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In new mass-production technique, robotic insects spring to life
February 15, 2012 Production method inspired by children's pop-up books enables rapid fabrication of tiny, complex devices
Cambridge, Mass. - February 15, 2012 - A new technique inspired by elegant pop-up books and origami will soon allow clones of robotic insects to be mass-produced by the sheet.
Devised by engineers at Harvard, the ingenious layering and folding process enables the rapid fabrication of not just microrobots, but a broad range of electromechanical devices.
In prototypes, 18 layers of carbon fiber, Kapton (a plastic film), titanium, brass, ceramic, and adhesive sheets have been laminated together in a complex, laser-cut design. The structure incorporates flexible hinges that allow the three-dimensional product—just 2.4 millimeters tall—to assemble in one movement, like a pop-up book.
Sreetharan, Whitney, and their colleagues in the Harvard Microrobotics Laboratory at SEAS have been working for years to build bio-inspired, bee-sized robots that can fly and behave autonomously as a colony.
INSPIRED by the biology of a bee and the insect’s hive behavior ...
we aim to push advances in miniature robotics and the design of compact high-energy power sources; spur innovations in ultra-low-power computing and electronic “smart” sensors; and refine coordination algorithms to manage multiple, independent machines.
Coordinated agile robotic insects can be used for a variety of purposes including:
• autonomously pollinating a field of crops;
• search and rescue (e.g., in the aftermath of a natural disaster);
• hazardous environment exploration;
• military surveillance;
• high resolution weather and climate mapping; and
• traffic monitoring.
These are the ubiquitous applications typically invoked in the development of autonomous robots. However, in mimicking the physical and behavioral robustness of insect groups by coordinating large numbers of small, agile robots, we will be able to accomplish such tasks faster, more reliably, and more efficiently.
Vision and Aims
The collaborators envision that the Nature-inspired research could lead to a greater understanding of how to artificially mimic the collective behavior and “intelligence” of a bee colony; foster novel methods for designing and building an electronic surrogate nervous system able to deftly sense and adapt to changing environments; and advance work on the construction of small-scale flying mechanical devices.
More broadly, the scientists anticipate the devices will open up a wide range of discoveries and practical innovations, advancing fields ranging from entomology and developmental biology to amorphous computing and electrical engineering.
Through a relationship with the Museum of Science, Boston, the team will also create an interactive exhibit to teach and inspire future scientists and engineers.
Worldwide honey bee colony losses continue
International Bee Research Association Press Release 1 February 2012
Since 2006 there has been concern worldwide about losses of honey bee colonies, especially the phenomenon of “Colony Collapse Disorder” in the USA. Information about the extent of these losses has,to date, been patchy, unsystematic and difficult to compare year on year and from country to country. Today, for the first time, the results of systematic surveys in Europe, north America, China, Israel and Turkey are published together in the Journal of Agricultural Research.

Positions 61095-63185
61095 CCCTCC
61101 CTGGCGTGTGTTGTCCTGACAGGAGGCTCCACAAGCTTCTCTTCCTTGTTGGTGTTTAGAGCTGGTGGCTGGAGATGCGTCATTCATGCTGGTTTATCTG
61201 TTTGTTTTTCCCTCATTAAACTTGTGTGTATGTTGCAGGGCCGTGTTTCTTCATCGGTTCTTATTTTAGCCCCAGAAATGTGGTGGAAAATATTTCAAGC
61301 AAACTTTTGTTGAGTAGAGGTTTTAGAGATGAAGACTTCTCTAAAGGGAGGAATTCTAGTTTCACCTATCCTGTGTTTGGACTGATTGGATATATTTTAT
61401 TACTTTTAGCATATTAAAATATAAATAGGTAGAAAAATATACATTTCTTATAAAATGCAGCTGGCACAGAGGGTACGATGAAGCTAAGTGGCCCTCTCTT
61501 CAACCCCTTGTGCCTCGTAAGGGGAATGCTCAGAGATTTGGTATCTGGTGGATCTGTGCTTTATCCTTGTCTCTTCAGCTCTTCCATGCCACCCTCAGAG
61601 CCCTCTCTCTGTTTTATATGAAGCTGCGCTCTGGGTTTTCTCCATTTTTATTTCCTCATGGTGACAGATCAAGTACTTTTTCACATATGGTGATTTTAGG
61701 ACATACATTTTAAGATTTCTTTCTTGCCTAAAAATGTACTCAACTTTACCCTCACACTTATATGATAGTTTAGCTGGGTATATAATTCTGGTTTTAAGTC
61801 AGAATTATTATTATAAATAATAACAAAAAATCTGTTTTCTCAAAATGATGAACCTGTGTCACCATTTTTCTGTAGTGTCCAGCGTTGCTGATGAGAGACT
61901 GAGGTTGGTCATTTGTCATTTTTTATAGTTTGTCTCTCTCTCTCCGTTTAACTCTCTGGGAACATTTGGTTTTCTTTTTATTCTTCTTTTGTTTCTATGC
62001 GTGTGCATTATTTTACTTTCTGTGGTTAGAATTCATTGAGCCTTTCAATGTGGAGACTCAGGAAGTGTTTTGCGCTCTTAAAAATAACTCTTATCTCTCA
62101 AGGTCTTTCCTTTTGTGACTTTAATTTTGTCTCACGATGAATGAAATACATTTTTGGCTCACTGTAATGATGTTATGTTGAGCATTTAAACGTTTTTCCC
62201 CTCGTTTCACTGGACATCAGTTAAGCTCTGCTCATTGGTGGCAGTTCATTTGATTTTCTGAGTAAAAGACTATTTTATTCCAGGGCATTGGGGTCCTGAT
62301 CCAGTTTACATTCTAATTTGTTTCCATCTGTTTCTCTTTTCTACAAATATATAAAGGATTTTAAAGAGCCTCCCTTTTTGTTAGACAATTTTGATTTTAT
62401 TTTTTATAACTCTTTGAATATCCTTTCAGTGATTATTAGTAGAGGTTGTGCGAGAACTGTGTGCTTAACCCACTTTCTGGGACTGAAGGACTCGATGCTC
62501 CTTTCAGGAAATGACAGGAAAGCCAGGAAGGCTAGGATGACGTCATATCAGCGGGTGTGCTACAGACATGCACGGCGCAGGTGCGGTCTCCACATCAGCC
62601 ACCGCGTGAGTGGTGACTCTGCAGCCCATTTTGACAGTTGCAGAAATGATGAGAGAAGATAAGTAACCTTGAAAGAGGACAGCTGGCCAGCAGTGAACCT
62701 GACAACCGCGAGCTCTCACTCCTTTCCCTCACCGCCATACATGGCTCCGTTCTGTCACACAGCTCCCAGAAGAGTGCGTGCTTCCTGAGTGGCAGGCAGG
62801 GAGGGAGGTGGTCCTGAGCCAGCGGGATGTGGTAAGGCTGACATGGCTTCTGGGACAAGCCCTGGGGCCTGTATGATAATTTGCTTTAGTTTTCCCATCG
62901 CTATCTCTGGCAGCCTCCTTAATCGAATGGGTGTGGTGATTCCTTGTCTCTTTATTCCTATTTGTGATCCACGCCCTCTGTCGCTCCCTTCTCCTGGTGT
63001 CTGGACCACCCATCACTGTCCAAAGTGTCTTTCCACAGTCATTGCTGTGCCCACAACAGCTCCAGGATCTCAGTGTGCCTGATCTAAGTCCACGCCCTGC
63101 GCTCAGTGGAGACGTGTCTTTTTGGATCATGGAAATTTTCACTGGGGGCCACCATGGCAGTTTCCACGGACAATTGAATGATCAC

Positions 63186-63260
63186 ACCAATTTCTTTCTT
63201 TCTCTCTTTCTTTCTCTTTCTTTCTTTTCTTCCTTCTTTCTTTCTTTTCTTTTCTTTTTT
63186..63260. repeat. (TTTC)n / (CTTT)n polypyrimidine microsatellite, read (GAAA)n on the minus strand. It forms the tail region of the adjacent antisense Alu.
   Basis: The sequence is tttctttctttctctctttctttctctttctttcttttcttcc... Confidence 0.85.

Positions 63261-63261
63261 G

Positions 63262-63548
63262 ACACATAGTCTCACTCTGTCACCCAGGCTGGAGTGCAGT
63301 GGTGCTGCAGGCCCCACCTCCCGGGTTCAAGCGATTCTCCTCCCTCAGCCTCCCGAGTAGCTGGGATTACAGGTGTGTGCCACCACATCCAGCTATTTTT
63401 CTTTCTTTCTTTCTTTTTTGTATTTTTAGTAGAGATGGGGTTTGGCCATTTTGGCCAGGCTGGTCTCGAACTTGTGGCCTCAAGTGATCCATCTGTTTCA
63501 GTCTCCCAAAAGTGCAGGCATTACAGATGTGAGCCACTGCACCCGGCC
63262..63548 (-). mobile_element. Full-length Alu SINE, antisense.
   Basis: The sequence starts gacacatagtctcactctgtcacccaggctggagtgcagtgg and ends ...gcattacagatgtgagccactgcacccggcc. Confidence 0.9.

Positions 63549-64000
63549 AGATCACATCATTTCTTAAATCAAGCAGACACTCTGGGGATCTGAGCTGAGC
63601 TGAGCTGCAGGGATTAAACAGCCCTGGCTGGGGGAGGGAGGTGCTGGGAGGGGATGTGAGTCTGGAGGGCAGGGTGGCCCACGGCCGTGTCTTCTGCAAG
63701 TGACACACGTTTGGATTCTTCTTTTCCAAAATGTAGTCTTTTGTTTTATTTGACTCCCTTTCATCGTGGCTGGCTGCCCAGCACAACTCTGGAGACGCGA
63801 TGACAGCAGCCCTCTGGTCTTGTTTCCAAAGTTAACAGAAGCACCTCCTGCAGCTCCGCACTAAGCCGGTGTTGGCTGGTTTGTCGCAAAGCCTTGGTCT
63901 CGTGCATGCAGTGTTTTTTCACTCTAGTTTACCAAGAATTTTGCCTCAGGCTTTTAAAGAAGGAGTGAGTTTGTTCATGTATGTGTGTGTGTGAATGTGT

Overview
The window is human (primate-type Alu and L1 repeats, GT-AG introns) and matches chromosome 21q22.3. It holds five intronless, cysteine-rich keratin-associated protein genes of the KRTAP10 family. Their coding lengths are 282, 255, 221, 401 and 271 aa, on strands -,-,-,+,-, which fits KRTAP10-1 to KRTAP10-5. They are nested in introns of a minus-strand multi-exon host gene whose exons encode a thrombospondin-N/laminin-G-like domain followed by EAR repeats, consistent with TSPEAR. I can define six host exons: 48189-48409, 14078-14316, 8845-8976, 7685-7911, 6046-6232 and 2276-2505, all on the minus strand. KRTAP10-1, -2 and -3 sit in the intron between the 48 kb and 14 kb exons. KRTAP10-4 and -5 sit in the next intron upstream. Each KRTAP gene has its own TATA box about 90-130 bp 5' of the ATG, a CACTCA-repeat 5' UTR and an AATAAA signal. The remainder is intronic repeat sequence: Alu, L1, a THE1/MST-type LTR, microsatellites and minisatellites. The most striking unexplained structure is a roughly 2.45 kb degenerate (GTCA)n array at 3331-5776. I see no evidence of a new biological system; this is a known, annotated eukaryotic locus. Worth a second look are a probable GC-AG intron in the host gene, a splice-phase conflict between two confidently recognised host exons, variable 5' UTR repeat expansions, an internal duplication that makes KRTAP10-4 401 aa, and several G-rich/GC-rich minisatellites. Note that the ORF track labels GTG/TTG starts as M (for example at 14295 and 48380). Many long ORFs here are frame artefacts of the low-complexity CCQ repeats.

The research has been carried out by a team of 35 scientists forming part of the international COLOSS (prevention of honey bee Colony Losses) network, and 15 US scientists forming the Bee Informed Partnership (BIP). Survey data presented in the COLOSS study were collected for the 2008-9 winter from 12 countries and from the 2009-10 winter from 24 countries. Data were collected for the winter of 2010-11 for the BIP study, following on from earlier published US studies.
The COLOSS results show that mean honey bee losses in Europe varied widely, between 7-22 % over the 2008-9 winter and between 7-30 % over the 2009-10 winter. An important finding is that for all countries which participated in 2008-9, winter losses in 2009-10 were found to be substantially higher. In 2009-10, winter losses in south east Europe and in five provinces of China were very low, but in six Canadian provinces, losses varied between 16-25 % with those in Nova Scotia (40 % losses) being exceptionally high. The BIP study recorded the fifth consecutive year that winter losses in the USA were around 30 %. Survey respondents reported that over the winter of 2010-11 they lost an average of 38.4 % of their colonies, for a total US colony loss of 29.9 %; but one-third of respondents reported no winter loss.
In most countries and in all three monitoring years, amateur beekeepers (1-50 colonies) experienced higher losses than beekeepers with intermediate (51-500) and commercial (500+) beekeeping operations. Where beekeepers were asked to suggest the causes of losses, the leading self-identified causes of mortality were management failures such as starvation and a weak condition in the autumn.
Only a minority of respondents listed the symptoms of “Colony Collapse Disorder” namely: 1. no dead bees in or surrounding the hive while; 2. capped brood was present. Notably, respondents who indicated that varroa mites (Varroa destructor), small hive beetles (Aethina tumida), poor wintering conditions, and/or Colony Collapse Disorder (CCD) symptoms were a leading cause of mortality in their operations suffered a higher average loss than beekeepers who did not list any of these as potential causes of honey bee losses.
IBRA Scientific Director and JAR Senior Editor Norman Carreck says: “These results show that honey bee colony losses are involved.